Regular price $85.00

Max Everitt Rosenbloom, known as Slapsie Maxie (November 1, 1907 – March 6, 1976) was an American boxer, actor, and television personality. Born in Leonard's Bridge, Connecticut, Rosenbloom was nicknamed "Slapsie Maxie" by a journalist due to his open gloved style of boxing. In 1930, he won the New York light heavyweight title. In 1932, he won the Light Heavyweight Championship of the World. He held and defended the title until November 1934, when he lost it to Bob Olin. As a professional boxer, Rosenbloom relied on hitting and moving to score points. He was very difficult to hit cleanly with a power punch and his fights often went the full number of required rounds. In his boxing matches he suffered thousands of head punches, which eventually led to the deterioration of his motor functions. In 1937, he accepted a role in a Hollywood film. He became a character actor, portraying comical "big guys," in movies that included Each Dawn I Die. Slapsy Maxie's, the first comedy club, opened in San Francisco and Los Angeles. Maxie retired from boxing permanently in 1939. He continued acting on radio, television, and in a number of films, usually playing comedy roles as a big, clumsy, punch-drunk—but lovable—character. He appeared in a number of episodes (playing himself)of the Fred Allen Radio Show - including a skit with Marlene Dietrich. Rosenbloom played an important part in television's first 90-minute drama, Requiem for a Heavyweight, written by Rod Serling, and starring Jack Palance as a boxer at the end of his career. The show also starred Jackie Gleason who was very good friends with Maxie. Rosenbloom played an ex pug, whose life revolved around retelling old boxing stories night after night to other ex-pugs in a down and out bar. It is the fate that looms for Palance (as "Mountain McClintock") if he cannot adjust to a new life outside the ring. Rosenbloom died of Paget's disease of bone in 1976 at the age of 68, and was interred in the Valhalla Memorial Park Cemetery in North Hollywood, California. Offered here is an original wire photo of Maxie Rosenbloom dated in 1933 shown striking a fight pose.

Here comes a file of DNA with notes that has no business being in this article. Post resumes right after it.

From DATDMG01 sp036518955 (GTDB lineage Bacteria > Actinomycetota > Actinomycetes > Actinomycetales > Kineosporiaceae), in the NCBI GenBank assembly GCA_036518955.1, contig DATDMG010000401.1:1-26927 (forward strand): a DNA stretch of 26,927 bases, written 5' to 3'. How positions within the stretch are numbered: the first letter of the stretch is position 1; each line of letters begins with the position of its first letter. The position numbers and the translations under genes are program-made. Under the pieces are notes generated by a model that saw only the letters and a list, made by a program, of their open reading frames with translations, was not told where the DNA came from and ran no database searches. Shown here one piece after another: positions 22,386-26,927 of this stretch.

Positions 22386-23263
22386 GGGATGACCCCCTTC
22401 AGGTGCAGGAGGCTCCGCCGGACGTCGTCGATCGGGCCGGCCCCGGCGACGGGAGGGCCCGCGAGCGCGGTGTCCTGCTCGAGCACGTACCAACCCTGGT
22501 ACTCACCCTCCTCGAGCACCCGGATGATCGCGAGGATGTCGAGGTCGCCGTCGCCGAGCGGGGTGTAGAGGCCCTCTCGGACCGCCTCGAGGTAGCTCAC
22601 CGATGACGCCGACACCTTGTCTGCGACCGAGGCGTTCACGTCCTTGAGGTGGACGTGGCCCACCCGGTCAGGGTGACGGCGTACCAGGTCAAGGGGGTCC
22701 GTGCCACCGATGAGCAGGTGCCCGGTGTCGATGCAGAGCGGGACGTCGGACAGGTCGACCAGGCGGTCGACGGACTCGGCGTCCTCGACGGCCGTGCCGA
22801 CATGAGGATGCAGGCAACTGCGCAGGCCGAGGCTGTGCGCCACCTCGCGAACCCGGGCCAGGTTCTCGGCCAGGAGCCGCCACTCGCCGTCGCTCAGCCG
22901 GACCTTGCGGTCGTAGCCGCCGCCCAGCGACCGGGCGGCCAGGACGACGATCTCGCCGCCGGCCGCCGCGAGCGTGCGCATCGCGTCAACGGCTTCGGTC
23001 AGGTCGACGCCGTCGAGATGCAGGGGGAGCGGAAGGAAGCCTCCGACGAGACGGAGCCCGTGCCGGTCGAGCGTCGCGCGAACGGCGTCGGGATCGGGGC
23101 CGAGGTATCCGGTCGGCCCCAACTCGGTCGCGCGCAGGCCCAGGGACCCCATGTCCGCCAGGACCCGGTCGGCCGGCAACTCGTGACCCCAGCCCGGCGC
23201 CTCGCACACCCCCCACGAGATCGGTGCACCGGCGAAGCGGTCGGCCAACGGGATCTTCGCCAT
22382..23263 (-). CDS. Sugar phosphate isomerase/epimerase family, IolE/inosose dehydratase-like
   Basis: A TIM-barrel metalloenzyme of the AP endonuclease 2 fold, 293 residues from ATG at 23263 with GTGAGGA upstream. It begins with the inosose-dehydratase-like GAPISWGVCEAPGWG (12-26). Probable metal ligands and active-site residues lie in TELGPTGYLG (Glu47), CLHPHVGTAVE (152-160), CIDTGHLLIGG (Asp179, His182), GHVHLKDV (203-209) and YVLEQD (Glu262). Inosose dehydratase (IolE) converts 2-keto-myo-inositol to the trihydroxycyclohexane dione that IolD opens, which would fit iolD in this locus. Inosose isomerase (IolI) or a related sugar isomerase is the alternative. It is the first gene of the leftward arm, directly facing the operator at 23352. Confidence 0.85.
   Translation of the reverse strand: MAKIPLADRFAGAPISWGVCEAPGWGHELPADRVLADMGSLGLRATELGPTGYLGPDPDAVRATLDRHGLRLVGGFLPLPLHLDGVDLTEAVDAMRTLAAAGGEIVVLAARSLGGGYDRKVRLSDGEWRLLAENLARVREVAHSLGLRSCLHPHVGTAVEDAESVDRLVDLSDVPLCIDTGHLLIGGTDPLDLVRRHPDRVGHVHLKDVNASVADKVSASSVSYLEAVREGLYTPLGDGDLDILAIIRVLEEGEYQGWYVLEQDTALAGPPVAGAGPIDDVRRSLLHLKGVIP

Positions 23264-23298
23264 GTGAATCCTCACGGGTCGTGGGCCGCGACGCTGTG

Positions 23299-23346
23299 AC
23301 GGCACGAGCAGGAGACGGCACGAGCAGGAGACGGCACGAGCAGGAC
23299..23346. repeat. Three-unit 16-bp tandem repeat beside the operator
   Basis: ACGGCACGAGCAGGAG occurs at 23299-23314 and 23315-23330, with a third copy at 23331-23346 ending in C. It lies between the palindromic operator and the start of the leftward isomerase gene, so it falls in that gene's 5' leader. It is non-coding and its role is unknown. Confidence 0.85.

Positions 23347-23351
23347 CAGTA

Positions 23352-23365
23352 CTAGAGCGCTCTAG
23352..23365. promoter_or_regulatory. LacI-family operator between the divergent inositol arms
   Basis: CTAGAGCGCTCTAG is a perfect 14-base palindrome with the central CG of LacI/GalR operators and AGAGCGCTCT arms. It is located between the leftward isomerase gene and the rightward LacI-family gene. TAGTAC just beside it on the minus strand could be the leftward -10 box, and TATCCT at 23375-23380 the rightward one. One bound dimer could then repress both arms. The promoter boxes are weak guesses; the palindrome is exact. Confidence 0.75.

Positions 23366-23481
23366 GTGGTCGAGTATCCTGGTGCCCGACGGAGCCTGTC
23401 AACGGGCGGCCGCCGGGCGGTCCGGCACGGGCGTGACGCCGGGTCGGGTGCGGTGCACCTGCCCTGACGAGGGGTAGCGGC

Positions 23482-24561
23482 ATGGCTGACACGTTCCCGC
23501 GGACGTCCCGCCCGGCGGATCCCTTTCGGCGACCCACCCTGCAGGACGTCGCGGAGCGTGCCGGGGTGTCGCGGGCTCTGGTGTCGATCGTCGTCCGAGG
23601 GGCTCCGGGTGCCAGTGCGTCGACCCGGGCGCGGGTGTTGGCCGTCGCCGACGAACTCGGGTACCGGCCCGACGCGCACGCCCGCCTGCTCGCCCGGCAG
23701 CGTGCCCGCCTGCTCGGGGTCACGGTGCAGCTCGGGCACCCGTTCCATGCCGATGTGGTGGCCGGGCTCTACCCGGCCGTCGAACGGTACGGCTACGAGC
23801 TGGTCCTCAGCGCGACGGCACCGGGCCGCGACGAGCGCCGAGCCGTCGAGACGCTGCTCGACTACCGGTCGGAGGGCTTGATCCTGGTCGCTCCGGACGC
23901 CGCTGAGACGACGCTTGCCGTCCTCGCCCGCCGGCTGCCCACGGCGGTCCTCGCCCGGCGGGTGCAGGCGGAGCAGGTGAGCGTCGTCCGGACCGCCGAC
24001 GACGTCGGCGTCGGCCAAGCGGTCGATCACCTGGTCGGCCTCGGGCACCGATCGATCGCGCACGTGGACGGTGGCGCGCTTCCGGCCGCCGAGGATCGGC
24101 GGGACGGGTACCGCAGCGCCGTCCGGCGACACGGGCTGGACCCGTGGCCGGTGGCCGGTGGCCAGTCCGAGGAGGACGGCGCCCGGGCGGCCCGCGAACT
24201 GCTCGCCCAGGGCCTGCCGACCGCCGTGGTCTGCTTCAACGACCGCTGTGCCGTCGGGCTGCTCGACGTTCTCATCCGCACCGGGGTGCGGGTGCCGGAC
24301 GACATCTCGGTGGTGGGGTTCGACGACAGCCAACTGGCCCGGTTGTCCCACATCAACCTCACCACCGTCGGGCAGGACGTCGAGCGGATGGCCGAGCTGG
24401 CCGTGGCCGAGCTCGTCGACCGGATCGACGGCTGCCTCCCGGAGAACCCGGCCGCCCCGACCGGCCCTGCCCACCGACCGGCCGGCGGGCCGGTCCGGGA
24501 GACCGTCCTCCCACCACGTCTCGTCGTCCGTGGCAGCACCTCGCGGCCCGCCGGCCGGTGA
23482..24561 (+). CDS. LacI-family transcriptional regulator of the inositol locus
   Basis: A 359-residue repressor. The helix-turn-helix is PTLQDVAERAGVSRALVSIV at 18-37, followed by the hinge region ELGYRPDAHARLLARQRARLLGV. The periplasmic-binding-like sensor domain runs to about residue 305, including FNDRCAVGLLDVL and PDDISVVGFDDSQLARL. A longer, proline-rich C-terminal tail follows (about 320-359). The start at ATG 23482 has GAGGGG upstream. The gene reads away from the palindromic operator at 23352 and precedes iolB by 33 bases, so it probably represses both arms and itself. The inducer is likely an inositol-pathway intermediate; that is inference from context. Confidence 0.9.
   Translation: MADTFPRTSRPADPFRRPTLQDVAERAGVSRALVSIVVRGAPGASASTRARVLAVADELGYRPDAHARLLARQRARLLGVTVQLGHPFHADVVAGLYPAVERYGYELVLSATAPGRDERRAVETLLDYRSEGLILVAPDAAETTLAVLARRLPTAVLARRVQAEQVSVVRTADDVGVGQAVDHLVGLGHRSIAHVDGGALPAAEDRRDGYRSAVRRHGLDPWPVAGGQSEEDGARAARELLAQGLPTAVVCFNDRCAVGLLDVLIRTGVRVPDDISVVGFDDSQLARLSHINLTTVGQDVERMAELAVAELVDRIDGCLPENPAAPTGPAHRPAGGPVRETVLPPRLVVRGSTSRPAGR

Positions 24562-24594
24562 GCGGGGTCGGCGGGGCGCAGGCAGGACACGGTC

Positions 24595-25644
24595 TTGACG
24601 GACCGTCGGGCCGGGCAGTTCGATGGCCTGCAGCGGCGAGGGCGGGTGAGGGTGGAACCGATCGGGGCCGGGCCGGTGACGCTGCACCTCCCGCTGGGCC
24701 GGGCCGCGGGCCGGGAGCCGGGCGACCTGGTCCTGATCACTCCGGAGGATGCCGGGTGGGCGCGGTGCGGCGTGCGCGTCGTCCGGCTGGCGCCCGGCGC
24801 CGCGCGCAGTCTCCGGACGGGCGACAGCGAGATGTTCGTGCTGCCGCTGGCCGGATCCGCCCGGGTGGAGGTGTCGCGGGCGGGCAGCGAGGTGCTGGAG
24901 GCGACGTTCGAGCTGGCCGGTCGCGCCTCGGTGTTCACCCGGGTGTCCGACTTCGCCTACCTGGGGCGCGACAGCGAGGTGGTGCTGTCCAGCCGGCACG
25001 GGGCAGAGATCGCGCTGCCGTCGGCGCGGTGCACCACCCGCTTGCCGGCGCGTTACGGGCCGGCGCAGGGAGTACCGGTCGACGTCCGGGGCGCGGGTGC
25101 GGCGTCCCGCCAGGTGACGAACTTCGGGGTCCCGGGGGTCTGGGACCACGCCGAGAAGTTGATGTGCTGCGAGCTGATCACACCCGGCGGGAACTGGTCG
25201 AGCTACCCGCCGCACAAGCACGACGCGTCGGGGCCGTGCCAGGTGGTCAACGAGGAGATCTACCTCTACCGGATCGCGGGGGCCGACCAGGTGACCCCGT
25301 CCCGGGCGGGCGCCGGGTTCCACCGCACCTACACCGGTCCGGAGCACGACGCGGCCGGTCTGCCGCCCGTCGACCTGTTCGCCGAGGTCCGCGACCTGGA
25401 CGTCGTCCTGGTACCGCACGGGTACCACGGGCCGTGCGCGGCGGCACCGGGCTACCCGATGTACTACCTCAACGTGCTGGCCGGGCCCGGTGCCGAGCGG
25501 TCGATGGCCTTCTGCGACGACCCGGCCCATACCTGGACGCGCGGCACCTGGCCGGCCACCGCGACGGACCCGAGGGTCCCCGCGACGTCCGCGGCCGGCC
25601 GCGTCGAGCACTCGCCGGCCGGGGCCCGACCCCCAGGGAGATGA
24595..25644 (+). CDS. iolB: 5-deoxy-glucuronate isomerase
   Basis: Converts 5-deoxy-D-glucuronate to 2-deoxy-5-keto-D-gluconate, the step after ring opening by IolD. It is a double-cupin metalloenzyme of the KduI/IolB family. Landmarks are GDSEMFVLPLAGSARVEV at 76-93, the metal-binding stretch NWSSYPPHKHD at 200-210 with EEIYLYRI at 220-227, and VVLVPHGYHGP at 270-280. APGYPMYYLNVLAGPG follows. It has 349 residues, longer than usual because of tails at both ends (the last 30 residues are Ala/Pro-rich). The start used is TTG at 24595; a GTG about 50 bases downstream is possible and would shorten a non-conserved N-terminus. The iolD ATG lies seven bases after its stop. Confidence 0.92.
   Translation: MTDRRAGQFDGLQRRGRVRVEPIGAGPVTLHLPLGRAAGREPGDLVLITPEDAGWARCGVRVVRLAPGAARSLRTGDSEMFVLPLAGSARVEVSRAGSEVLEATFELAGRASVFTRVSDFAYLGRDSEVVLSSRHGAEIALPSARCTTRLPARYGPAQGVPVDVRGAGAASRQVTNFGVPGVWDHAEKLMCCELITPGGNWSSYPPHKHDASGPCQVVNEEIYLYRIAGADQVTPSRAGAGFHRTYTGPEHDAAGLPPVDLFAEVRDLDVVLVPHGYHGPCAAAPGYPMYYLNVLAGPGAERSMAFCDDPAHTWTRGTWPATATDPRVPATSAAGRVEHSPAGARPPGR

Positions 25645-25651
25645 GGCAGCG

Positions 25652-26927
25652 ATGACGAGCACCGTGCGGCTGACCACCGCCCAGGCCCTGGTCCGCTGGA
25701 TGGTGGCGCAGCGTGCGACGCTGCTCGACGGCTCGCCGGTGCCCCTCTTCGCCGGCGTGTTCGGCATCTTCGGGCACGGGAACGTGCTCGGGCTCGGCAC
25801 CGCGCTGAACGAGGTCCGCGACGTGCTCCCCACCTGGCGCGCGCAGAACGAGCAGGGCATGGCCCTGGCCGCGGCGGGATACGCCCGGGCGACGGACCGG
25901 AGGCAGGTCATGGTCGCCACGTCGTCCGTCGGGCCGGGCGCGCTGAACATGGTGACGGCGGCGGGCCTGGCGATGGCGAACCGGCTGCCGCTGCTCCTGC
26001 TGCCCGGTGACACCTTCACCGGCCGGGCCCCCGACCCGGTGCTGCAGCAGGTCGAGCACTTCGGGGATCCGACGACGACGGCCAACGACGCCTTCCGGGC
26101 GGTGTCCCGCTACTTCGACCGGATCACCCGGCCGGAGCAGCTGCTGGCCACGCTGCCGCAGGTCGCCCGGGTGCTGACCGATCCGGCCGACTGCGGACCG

This is an original wire photo which is date stamped on the reverse October 4, 1933. Bold, clear image. Clean front and back. Small crease at lower left corner. Minor surface wearwith a compression at upper right corner. 7 3/4" x 9 3/4."

Size: 7 3/4 x 9 3/4

Condition: very good